Also known as orh sai, or “black lion” in Hokkien (referring to the black lion emblem and statues at the hospital’s entrance) by the locals, the Communicable Disease Centre, or CDC in short, had a long history dated back in 1913 when it was constructed along Moulmein Road.
Its predecessor was the Government Infectious Disease Camp, established by the British government in 1907 to fight against outbreaks of infectious diseases such as cholera, malaria and typhoid.
The Government Infectious Disease Camp was later added with more buildings and amenities, becoming a full hospital in-charged by Dr William Robert Colvin Middleton (1863-1921), a British medical officer who worked in Singapore for 27 years. The hospital was renamed Middleton Hospital in 1920, after Dr William Middleton’s return to Bexhill, England.
The hospital and its premises were designed by David McLeod Craik, the Municipal Commission’s architectural assistant. Most of the buildings in the spacious compound of the hospital were single-storey, and operated mostly as wards. The hospital facilities underwent renovation and upgrading in the mid-eighties and 2003.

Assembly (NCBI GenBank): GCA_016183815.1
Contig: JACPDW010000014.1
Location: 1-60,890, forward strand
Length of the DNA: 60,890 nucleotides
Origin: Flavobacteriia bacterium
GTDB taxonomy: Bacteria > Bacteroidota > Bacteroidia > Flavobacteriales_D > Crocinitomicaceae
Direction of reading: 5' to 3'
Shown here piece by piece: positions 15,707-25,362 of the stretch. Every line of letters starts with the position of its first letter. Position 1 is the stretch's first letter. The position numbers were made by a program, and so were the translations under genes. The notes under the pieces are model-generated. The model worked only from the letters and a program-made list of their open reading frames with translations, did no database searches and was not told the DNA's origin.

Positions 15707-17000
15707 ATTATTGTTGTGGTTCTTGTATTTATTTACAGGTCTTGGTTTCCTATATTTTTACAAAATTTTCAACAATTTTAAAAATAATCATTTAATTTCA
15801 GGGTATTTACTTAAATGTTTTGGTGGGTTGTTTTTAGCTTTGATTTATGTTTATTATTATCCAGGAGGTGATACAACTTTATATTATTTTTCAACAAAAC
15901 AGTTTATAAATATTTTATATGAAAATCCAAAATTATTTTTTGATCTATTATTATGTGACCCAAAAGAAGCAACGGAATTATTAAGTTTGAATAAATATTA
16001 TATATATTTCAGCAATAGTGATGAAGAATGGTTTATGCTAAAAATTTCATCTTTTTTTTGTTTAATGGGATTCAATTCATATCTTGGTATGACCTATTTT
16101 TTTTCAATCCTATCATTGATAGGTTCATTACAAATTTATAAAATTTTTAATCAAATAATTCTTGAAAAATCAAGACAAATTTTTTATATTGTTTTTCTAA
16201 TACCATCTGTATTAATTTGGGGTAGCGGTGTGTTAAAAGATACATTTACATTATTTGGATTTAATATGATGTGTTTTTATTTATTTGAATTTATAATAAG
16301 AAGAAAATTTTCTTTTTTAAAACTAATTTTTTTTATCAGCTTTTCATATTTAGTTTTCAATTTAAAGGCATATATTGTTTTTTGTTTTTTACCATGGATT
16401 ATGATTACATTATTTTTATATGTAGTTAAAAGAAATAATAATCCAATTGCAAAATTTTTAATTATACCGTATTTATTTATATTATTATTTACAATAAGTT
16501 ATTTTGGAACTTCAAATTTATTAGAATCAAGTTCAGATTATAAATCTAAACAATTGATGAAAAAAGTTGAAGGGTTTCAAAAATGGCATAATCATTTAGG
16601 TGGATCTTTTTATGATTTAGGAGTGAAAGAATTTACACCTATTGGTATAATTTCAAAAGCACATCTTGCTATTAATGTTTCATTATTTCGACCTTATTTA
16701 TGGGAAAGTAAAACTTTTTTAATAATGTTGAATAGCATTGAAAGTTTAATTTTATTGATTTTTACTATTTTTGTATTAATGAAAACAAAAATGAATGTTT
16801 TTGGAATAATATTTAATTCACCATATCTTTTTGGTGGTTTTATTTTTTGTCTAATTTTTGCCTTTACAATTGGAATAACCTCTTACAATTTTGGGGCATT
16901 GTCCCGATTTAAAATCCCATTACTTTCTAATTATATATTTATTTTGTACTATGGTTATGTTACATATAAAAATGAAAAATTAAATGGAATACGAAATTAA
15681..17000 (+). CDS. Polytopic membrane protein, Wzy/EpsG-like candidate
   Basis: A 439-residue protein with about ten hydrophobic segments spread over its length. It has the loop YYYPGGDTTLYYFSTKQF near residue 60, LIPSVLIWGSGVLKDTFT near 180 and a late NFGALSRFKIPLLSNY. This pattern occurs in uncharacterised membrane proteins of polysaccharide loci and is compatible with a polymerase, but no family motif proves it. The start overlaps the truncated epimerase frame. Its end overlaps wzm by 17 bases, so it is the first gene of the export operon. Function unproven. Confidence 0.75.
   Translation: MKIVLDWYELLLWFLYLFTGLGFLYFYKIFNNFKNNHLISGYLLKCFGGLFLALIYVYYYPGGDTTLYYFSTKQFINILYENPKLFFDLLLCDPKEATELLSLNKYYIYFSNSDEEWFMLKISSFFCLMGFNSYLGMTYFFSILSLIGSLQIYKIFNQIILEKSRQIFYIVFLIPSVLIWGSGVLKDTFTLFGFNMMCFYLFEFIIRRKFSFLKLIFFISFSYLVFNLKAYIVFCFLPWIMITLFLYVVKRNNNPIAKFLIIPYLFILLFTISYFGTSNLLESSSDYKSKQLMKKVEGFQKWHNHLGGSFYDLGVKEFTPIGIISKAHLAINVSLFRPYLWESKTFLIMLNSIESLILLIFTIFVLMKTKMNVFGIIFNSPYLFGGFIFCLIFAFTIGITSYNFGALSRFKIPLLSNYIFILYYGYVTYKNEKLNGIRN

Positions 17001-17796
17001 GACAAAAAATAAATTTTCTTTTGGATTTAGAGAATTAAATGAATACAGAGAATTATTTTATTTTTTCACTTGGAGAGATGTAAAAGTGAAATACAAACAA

Middleton Hospital was incorporated into Tan Tock Seng Hospital (TTSH) in 1985 as the Department of Communicable Disease (DCD). In 1992, the restructuring of Tan Tock Seng Hospital saw the merging of its two departments in DCD and the Tuberculosis Control and Epidemiology to become the Communicable Disease Centre (CDC).
CDC, however, would come under the purview of the Ministry of Health (MOH) until 1995 when it was handed over to Tan Tock Seng Hospital’s administration.
In December 2018, the Communicable Disease Centre was closed after more than a century of medical services. It would be replaced by the new National Centre for Infectious Diseases (NCID) situated at Tan Tock Seng Hospital’s Integrated Care Hub.
The old premises of the former Communicable Disease Centre would be subsequently demolished for future residential redevelopment.
Published: 26 December 2018